Gate 5: Ancestral Grief

Link to the recorded talk and discussion:

From Francis Weller:

“Ancestral grief is the grief we carry in our body from the sorrow experienced by our ancestors.”

“All trauma has grief, but not all grief has trauma. Trauma may need its own gate.”

“We live with a diminished inheritance; a legacy of unattended pain.”

“Opening to our sorrow connects us with everyone, everywhere. There is no gesture of kindness that is wasted, no offering of compassion that is useless. We can be generous to every sorrow we see. It is sacred work.”

Martin Prechtel: “We are haunted by the ghost of our unwept ancestors.”

Ancestral grief is similar to intergeneration trauma, transgenerational trauma and collective trauma.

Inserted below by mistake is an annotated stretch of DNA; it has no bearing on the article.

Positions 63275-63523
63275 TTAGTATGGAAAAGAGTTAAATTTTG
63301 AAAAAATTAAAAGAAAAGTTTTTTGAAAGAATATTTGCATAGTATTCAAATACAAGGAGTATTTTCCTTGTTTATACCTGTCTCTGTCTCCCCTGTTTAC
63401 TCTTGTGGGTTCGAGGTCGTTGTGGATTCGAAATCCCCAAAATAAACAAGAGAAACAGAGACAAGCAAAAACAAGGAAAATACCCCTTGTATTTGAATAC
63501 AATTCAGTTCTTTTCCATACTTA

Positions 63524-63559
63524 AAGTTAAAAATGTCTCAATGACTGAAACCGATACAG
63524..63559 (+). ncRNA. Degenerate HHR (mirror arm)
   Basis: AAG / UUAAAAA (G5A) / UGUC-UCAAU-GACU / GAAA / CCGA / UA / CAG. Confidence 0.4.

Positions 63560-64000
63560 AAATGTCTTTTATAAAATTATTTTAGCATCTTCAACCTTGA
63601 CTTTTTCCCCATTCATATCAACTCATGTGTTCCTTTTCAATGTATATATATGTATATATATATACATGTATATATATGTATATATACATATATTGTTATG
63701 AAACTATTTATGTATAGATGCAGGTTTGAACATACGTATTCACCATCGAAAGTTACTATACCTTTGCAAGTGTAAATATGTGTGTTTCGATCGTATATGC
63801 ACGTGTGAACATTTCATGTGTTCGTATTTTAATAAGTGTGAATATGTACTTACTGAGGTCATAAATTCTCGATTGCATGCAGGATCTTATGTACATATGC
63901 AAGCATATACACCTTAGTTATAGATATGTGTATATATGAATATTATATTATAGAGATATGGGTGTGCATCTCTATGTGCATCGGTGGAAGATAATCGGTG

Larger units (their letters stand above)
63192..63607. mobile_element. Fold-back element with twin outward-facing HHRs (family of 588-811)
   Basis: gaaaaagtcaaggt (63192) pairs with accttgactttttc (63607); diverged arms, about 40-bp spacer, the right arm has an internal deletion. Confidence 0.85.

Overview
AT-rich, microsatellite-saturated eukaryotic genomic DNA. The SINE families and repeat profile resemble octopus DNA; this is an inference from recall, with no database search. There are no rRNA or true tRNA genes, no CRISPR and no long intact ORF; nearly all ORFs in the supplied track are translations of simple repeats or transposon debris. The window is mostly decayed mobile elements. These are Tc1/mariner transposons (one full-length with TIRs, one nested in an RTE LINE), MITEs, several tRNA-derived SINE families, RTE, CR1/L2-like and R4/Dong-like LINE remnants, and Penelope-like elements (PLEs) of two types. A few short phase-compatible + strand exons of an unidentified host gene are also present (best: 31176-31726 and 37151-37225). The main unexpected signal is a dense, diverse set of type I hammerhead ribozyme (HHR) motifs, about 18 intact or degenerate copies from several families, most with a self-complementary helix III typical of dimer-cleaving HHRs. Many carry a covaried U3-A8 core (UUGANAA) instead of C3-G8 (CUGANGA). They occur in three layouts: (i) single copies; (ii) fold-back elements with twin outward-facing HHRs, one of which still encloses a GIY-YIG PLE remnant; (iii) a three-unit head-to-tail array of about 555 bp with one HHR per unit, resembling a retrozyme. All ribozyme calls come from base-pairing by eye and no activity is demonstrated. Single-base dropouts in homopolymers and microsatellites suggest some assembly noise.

Transgenerational epigenetic inheritance is the transmission of epigenetic markers from one organism to the next. Trauma can leave a chemical mark on a person’s genes, which can then be passed down to future generations. This mark doesn’t cause a genetic mutation, but it does alter the mechanism by which the gene is expressed. This alteration is not genetic, but epigenetic.